Another favourite was Clarence, named after a judge in America who was making headlines when Clarence was nearing a year old. He was a gentle giant of a tom cat with a thick black coat of shining fur. Clarence was a cat you could trust to leave in a room with food on the table. If you held out a morsel of meat to him he would cup a paw gently around your hand, keeping his claws sheathed as he enjoyed his tasty treat.
It became quite normal for us from an early age to have conversations with the cats and quite often they would seem to understand as they would cock their head and purr or mew softly back at you. My parents, on their daily walk, often meet Willis, an old tomcat who left home a few years ago when some kittens came along.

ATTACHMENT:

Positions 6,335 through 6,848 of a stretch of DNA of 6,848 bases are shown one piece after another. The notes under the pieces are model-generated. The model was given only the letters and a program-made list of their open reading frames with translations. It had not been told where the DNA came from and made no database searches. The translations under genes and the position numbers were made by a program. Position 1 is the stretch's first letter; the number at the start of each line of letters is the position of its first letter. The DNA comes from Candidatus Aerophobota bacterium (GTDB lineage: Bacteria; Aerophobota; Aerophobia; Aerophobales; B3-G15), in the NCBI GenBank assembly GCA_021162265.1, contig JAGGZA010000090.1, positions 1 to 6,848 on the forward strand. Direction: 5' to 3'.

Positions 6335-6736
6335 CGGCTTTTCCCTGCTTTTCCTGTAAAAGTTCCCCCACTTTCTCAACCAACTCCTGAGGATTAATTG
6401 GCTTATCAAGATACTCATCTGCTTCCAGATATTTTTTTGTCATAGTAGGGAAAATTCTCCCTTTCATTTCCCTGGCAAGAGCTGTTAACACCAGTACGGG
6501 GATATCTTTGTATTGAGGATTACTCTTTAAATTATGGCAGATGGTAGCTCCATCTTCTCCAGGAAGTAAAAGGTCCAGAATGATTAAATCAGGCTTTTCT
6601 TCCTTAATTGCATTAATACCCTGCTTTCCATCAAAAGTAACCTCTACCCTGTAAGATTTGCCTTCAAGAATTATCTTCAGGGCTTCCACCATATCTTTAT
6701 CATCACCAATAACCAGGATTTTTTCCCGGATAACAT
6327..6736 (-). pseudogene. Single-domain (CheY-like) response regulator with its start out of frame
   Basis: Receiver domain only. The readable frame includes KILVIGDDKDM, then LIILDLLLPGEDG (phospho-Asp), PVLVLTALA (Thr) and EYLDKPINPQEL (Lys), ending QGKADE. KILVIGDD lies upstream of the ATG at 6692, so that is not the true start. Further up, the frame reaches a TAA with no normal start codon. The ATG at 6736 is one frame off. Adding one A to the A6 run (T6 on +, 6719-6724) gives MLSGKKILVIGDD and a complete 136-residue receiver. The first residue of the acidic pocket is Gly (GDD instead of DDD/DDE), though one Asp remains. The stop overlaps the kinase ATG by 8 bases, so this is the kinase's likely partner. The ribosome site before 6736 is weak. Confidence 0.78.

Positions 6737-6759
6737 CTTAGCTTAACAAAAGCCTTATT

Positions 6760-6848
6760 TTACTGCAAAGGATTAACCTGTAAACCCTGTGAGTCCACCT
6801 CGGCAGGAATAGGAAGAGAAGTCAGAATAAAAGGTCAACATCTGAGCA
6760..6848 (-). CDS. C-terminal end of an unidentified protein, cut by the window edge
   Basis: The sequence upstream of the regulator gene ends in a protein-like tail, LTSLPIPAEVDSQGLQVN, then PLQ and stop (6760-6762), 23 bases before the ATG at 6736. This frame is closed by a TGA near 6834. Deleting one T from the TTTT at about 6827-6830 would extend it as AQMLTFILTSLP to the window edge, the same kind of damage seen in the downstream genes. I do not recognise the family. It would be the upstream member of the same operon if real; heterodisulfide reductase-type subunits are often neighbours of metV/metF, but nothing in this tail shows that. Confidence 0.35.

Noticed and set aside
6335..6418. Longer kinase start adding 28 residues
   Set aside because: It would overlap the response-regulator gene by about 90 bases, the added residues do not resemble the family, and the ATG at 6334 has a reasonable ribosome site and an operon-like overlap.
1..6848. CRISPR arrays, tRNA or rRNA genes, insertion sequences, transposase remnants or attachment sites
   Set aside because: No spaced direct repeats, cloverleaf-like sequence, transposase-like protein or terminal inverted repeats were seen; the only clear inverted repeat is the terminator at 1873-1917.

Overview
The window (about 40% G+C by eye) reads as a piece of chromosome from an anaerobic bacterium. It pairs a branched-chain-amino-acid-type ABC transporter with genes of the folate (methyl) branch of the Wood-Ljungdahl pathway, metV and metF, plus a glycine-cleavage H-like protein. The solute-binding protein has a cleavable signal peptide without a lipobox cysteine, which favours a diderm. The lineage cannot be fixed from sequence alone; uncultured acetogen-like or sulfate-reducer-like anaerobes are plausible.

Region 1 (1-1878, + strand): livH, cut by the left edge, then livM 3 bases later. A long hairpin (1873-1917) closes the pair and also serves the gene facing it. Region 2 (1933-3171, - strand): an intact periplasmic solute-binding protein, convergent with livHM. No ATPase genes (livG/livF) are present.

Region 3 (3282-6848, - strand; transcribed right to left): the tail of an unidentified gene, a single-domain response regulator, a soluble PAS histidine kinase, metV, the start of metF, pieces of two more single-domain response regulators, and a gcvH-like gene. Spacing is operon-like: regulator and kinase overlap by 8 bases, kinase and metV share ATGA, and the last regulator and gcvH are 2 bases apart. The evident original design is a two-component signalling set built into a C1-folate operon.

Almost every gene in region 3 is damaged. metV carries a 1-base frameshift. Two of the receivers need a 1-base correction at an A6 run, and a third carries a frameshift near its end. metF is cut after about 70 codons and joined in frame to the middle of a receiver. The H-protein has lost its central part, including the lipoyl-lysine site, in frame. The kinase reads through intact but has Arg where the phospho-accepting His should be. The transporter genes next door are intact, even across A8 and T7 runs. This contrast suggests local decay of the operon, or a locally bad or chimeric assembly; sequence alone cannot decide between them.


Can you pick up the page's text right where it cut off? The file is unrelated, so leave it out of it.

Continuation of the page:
He moved in with an old couple down the road and is content now to sit on the wall outside in peace and quiet with no youngsters bothering him. My parents will salute him “Hello Willis” and he will meow in return.
There were three other tomcats we had in my teenage years both of which reside fondly in my memory. The first is Pumpkin, named after the cartoon of course, a grey tabby who loved a good chin and ear scratch. He would curl up on the couch purring loudly as we stroked him. Poor Pumpkin suffered from a few abscesses in his mouth so a quick consultation with the vet brought a supply of tables to ease him. Despite trying every method to disguise the tablet he had the uncanny knack of devouring a plate of food and leaving the clean tablet in the bottom of the bowl. He lost a few teeth but otherwise regained his full health.